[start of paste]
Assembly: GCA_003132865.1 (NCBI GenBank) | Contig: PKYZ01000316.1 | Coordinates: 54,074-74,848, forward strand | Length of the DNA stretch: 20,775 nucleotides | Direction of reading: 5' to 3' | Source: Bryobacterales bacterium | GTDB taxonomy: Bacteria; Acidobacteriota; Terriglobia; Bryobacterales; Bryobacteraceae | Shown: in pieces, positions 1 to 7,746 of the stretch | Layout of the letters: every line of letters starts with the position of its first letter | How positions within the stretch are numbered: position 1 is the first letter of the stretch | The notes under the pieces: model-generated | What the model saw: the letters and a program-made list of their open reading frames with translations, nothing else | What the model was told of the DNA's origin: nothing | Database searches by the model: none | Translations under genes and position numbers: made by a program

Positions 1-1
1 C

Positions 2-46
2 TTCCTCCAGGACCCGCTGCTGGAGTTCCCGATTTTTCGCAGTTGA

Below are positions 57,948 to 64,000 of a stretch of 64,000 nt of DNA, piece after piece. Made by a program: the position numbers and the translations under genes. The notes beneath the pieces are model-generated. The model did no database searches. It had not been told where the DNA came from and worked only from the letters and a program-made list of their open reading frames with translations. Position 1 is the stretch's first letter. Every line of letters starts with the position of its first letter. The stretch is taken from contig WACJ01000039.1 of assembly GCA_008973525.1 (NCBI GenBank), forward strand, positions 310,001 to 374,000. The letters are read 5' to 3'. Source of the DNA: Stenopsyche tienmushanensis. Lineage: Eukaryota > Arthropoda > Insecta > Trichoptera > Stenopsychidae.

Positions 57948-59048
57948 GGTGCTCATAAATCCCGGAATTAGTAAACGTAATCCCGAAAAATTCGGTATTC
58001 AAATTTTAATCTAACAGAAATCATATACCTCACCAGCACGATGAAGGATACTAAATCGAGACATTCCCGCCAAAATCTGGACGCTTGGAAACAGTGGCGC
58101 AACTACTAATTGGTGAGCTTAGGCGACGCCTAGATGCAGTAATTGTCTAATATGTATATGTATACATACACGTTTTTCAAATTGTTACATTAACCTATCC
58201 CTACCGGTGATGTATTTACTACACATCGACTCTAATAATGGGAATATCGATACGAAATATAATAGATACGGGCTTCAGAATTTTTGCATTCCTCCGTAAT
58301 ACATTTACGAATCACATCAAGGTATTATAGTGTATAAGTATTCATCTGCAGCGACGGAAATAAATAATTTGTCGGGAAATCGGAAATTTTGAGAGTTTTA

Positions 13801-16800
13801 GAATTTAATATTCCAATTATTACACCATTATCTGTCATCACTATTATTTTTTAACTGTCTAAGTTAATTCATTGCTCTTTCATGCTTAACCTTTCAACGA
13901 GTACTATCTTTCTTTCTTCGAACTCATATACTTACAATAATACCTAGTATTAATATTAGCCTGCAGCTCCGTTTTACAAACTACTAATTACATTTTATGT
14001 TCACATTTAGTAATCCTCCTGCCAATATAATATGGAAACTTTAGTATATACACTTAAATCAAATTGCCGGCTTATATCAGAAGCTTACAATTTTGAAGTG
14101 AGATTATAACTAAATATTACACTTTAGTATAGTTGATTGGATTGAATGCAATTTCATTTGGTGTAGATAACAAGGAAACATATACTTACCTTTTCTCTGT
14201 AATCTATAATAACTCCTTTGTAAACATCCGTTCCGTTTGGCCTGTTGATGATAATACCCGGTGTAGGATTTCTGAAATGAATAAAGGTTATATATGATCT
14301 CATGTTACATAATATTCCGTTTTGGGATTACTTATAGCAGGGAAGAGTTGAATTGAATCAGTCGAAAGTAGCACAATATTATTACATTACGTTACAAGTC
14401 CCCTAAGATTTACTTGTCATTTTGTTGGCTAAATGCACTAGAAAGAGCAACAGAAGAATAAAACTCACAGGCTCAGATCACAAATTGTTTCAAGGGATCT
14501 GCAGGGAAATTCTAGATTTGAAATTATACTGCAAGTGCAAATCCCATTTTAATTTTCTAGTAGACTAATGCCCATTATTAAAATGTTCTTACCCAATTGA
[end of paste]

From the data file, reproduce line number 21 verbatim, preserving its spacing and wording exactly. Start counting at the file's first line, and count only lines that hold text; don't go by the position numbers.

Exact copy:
14501 GCAGGGAAATTCTAGATTTGAAATTATACTGCAAGTGCAAATCCCATTTTAATTTTCTAGTAGACTAATGCCCATTATTAAAATGTTCTTACCCAATTGA